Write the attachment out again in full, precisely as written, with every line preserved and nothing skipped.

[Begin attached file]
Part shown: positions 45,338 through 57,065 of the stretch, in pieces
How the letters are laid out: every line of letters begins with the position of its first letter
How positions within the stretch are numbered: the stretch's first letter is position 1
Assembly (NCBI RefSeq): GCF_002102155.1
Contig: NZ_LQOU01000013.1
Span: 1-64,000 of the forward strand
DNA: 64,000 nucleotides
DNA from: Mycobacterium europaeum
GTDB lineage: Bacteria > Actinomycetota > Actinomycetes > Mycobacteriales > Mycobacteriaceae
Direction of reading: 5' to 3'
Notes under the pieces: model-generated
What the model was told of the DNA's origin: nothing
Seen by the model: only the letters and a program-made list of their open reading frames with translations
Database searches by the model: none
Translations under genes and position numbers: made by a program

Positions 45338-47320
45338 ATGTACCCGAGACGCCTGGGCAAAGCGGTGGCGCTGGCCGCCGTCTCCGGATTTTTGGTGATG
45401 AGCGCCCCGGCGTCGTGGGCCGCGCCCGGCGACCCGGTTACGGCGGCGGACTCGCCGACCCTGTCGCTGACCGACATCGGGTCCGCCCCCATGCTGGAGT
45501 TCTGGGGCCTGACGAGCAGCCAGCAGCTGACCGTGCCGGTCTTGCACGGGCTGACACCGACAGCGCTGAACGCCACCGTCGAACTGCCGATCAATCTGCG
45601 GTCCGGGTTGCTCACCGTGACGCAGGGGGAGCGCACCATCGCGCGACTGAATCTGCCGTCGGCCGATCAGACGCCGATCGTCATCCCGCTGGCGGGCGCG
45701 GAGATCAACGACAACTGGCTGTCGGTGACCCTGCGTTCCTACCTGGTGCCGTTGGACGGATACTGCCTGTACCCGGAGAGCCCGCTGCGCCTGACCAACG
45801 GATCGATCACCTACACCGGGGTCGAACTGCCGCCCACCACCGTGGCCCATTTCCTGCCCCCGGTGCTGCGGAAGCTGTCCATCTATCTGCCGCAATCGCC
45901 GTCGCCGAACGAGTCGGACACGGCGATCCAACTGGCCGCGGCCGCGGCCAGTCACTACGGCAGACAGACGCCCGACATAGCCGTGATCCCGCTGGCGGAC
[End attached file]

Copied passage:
Part shown: positions 45,338 through 57,065 of the stretch, in pieces
How the letters are laid out: every line of letters begins with the position of its first letter
How positions within the stretch are numbered: the stretch's first letter is position 1
Assembly (NCBI RefSeq): GCF_002102155.1
Contig: NZ_LQOU01000013.1
Span: 1-64,000 of the forward strand
DNA: 64,000 nucleotides
DNA from: Mycobacterium europaeum
GTDB lineage: Bacteria > Actinomycetota > Actinomycetes > Mycobacteriales > Mycobacteriaceae
Direction of reading: 5' to 3'
Notes under the pieces: model-generated
What the model was told of the DNA's origin: nothing
Seen by the model: only the letters and a program-made list of their open reading frames with translations
Database searches by the model: none
Translations under genes and position numbers: made by a program

Positions 45338-47320
45338 ATGTACCCGAGACGCCTGGGCAAAGCGGTGGCGCTGGCCGCCGTCTCCGGATTTTTGGTGATG
45401 AGCGCCCCGGCGTCGTGGGCCGCGCCCGGCGACCCGGTTACGGCGGCGGACTCGCCGACCCTGTCGCTGACCGACATCGGGTCCGCCCCCATGCTGGAGT
45501 TCTGGGGCCTGACGAGCAGCCAGCAGCTGACCGTGCCGGTCTTGCACGGGCTGACACCGACAGCGCTGAACGCCACCGTCGAACTGCCGATCAATCTGCG
45601 GTCCGGGTTGCTCACCGTGACGCAGGGGGAGCGCACCATCGCGCGACTGAATCTGCCGTCGGCCGATCAGACGCCGATCGTCATCCCGCTGGCGGGCGCG
45701 GAGATCAACGACAACTGGCTGTCGGTGACCCTGCGTTCCTACCTGGTGCCGTTGGACGGATACTGCCTGTACCCGGAGAGCCCGCTGCGCCTGACCAACG
45801 GATCGATCACCTACACCGGGGTCGAACTGCCGCCCACCACCGTGGCCCATTTCCTGCCCCCGGTGCTGCGGAAGCTGTCCATCTATCTGCCGCAATCGCC
45901 GTCGCCGAACGAGTCGGACACGGCGATCCAACTGGCCGCGGCCGCGGCCAGTCACTACGGCAGACAGACGCCCGACATAGCCGTGATCCCGCTGGCGGAC